A merger could result in more negotiating power. Combining the power of a leading pharmacy and a top insurer may allow CVS/Aetna to negotiate more effectively for price discounts from drug and device manufacturers.
It also could cut out the middleman. PBMs themselves have been blamed for raising health care costs. They often do not pass on negotiated drug discounts to consumers, but rather keep the money themselves. In addition, many believe they “make money through opaque rebates that are tied to drug prices (so their profits rise as those prices do).” With the merger, CVS/Aetna would not need CVS/Caremark to function as an intermediary. Eliminating a profit-seeking middleman from the picture could lower consumer prices.
The merger could provide easy access to health care for minor injuries and illnesses. CVS said it plans to expand its MinuteClinics, walk-in clinics that provide treatment by nurse practitioners for minor conditions. Also, CVS said it would offer more services, such as lab work, nutritional advice, vision and hearing care, and more. Thus, CVS promises that its clinics will become “health hubs.”
Many patients could turn to these clinics instead of seeking more expensive care from physicians or emergency rooms. Furthermore, health hubs could provide “one-stop shopping” convenience for some patients. This could be particularly beneficial to elderly individuals or those with disabilities.
Another benefit could be improved and expanded data analytics, which could result in better care. Combining information from patients’ health insurers with that of their pharmacies, including nonprescription health purchases, may promote better care. CVS pharmacists and health hub providers would be able to monitor and counsel patients regarding chronic disease management, pain management, prenatal care and other matters. Such attention could reduce the risk of complications and hospitalizations and thus also decrease expenditures.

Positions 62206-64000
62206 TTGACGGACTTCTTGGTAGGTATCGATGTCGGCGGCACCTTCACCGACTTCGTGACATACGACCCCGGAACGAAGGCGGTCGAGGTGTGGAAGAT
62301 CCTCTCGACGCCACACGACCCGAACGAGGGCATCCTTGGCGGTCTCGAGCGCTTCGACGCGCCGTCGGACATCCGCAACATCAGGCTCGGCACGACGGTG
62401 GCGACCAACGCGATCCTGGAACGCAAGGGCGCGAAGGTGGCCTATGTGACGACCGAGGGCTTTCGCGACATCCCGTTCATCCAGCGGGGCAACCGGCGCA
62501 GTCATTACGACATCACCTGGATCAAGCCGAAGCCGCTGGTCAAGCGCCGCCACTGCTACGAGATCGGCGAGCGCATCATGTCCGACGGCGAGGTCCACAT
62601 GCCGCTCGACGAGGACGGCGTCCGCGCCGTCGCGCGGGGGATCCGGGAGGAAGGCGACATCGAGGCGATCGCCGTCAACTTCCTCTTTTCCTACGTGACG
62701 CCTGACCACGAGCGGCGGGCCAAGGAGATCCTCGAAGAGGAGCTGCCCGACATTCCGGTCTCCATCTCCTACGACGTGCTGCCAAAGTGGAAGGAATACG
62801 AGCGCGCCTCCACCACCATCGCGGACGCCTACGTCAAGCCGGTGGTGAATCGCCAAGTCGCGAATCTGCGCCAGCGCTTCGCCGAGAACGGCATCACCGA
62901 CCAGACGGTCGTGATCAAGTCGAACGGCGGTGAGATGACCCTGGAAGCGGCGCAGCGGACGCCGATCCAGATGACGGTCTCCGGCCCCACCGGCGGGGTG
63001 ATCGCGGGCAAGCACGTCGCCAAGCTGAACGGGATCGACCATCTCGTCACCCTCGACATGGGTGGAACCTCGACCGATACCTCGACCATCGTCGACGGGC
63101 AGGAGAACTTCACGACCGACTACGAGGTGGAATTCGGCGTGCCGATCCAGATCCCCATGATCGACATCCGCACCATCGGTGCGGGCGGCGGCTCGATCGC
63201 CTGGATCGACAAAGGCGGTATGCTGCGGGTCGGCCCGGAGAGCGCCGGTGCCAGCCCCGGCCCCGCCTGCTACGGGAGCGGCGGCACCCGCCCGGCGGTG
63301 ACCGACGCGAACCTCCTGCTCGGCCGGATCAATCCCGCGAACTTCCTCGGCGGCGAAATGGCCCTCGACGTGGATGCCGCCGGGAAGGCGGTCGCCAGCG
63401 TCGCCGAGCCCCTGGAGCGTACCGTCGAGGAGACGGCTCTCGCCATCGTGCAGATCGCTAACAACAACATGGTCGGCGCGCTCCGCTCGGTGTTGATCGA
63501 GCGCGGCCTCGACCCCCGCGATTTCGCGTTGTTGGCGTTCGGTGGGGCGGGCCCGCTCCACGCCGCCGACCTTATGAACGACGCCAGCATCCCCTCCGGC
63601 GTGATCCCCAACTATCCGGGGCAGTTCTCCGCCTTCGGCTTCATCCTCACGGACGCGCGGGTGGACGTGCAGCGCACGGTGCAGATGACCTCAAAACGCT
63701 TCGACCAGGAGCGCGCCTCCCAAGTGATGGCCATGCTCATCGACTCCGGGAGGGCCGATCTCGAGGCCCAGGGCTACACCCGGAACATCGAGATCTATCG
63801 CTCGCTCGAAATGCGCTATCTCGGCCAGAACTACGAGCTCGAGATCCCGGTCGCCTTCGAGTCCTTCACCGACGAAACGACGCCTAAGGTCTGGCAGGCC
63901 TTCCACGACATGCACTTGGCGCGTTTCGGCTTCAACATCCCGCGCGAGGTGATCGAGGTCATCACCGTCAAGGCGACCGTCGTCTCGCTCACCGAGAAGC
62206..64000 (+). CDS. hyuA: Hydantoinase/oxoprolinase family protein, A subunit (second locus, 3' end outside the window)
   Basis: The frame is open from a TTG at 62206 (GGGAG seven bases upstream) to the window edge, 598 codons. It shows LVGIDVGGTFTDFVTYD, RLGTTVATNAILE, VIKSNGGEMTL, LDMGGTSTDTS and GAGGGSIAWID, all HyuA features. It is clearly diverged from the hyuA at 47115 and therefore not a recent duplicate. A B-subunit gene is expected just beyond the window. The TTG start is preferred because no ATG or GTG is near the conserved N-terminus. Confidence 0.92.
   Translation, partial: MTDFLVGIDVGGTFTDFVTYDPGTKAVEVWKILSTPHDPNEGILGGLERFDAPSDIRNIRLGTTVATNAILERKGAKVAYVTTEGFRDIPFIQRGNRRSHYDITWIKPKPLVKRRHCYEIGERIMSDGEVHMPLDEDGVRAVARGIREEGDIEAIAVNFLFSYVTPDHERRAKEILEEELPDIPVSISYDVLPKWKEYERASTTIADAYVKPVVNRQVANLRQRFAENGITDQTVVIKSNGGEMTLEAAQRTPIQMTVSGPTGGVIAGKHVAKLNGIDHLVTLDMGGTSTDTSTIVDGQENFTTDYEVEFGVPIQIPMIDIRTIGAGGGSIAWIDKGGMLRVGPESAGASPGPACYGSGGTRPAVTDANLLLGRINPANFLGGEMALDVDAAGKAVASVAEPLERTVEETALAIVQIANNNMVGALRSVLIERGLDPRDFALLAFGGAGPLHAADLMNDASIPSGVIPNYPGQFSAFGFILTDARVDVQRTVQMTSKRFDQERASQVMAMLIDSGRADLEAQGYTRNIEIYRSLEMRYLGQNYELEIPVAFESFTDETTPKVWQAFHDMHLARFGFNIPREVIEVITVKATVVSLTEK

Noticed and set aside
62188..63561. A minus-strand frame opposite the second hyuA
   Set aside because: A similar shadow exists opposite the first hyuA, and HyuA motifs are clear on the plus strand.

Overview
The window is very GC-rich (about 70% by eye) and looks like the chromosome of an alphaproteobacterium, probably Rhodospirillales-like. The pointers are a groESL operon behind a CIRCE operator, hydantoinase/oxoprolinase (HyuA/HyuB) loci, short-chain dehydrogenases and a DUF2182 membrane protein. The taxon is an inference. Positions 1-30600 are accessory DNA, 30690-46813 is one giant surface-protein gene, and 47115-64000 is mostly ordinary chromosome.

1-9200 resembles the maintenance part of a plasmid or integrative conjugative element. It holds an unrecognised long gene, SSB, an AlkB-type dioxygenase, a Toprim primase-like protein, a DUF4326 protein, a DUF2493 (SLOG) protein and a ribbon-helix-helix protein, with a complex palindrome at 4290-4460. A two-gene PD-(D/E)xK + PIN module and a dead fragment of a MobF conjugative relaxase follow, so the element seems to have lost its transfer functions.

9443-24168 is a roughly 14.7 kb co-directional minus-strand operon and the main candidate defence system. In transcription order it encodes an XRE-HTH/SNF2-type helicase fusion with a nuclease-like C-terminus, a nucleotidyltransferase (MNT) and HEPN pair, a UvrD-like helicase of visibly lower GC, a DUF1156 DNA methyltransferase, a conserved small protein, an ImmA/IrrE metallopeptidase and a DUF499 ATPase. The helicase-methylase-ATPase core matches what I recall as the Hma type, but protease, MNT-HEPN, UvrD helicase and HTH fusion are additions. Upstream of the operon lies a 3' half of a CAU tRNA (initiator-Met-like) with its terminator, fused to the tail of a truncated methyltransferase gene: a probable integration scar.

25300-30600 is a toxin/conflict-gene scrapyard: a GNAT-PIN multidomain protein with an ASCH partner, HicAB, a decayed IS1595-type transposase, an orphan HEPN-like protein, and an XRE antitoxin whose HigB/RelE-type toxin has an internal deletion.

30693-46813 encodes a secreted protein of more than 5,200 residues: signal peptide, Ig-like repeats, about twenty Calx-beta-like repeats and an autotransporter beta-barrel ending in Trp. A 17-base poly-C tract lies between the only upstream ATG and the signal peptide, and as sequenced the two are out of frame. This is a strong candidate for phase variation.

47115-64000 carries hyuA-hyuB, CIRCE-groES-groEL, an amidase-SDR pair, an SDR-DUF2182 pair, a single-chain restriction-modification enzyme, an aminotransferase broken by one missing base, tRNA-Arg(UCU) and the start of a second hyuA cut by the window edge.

Increase Of Other Risks?
Skeptics argue that the CVS/Aetna merger is unlikely to yield cost savings and improved outcomes. They note that mergers in the health care sector generally lead to higher, not lower, prices and worry about other adverse consequences.
If the market shrinks to fewer pharmacy benefits managers because of consolidation, costs may actually increase. The remaining pharmacy benefits managers may have little incentive to compete with each other by demanding discounts from drug companies. As noted above, they may actually profit from higher pharmaceutical prices and thus welcome increases.
After the merger, Aetna may require those it insures to use only CVS pharmacies. In addition, it may require individuals to turn to CVS MinuteClinics for certain complaints even if patients prefer to visit their own doctors. Such restrictions would mean less choice for consumers, and many may find them to be very distressing.
The merger could also decrease competition and bar other companies from entering the pharmacy market. For example, Aetna may refuse to cover prescription drugs that are not purchased from CVS. In that case, Amazon may find it extremely difficult if not impossible to break into the industry. Less competition, in turn, often means higher prices for consumers.
It is difficult to predict the precise consequences of a CVS/Aetna merger. One way or another, however, its impact will likely be significant.
This article was republished from The Conversation.